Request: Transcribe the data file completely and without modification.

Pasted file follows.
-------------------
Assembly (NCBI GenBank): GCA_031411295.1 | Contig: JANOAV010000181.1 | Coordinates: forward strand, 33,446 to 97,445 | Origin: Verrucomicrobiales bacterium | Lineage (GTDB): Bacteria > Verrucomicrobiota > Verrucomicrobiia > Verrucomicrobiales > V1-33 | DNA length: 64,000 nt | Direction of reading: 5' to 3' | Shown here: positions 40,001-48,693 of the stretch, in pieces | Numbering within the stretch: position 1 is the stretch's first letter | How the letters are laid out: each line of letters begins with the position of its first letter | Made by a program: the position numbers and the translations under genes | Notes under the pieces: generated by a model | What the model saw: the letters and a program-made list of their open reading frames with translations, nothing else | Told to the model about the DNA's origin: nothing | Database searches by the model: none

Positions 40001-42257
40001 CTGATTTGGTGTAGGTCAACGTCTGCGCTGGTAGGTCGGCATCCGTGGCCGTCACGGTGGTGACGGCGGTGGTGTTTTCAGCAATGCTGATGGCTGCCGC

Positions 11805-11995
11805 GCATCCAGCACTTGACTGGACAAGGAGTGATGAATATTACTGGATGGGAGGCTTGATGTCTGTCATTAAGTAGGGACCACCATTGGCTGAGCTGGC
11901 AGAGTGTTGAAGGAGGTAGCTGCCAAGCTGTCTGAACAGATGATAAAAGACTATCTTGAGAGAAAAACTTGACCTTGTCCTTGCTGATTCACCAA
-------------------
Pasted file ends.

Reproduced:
Assembly (NCBI GenBank): GCA_031411295.1 | Contig: JANOAV010000181.1 | Coordinates: forward strand, 33,446 to 97,445 | Origin: Verrucomicrobiales bacterium | Lineage (GTDB): Bacteria > Verrucomicrobiota > Verrucomicrobiia > Verrucomicrobiales > V1-33 | DNA length: 64,000 nt | Direction of reading: 5' to 3' | Shown here: positions 40,001-48,693 of the stretch, in pieces | Numbering within the stretch: position 1 is the stretch's first letter | How the letters are laid out: each line of letters begins with the position of its first letter | Made by a program: the position numbers and the translations under genes | Notes under the pieces: generated by a model | What the model saw: the letters and a program-made list of their open reading frames with translations, nothing else | Told to the model about the DNA's origin: nothing | Database searches by the model: none

Positions 40001-42257
40001 CTGATTTGGTGTAGGTCAACGTCTGCGCTGGTAGGTCGGCATCCGTGGCCGTCACGGTGGTGACGGCGGTGGTGTTTTCAGCAATGCTGATGGCTGCCGC

Positions 11805-11995
11805 GCATCCAGCACTTGACTGGACAAGGAGTGATGAATATTACTGGATGGGAGGCTTGATGTCTGTCATTAAGTAGGGACCACCATTGGCTGAGCTGGC
11901 AGAGTGTTGAAGGAGGTAGCTGCCAAGCTGTCTGAACAGATGATAAAAGACTATCTTGAGAGAAAAACTTGACCTTGTCCTTGCTGATTCACCAA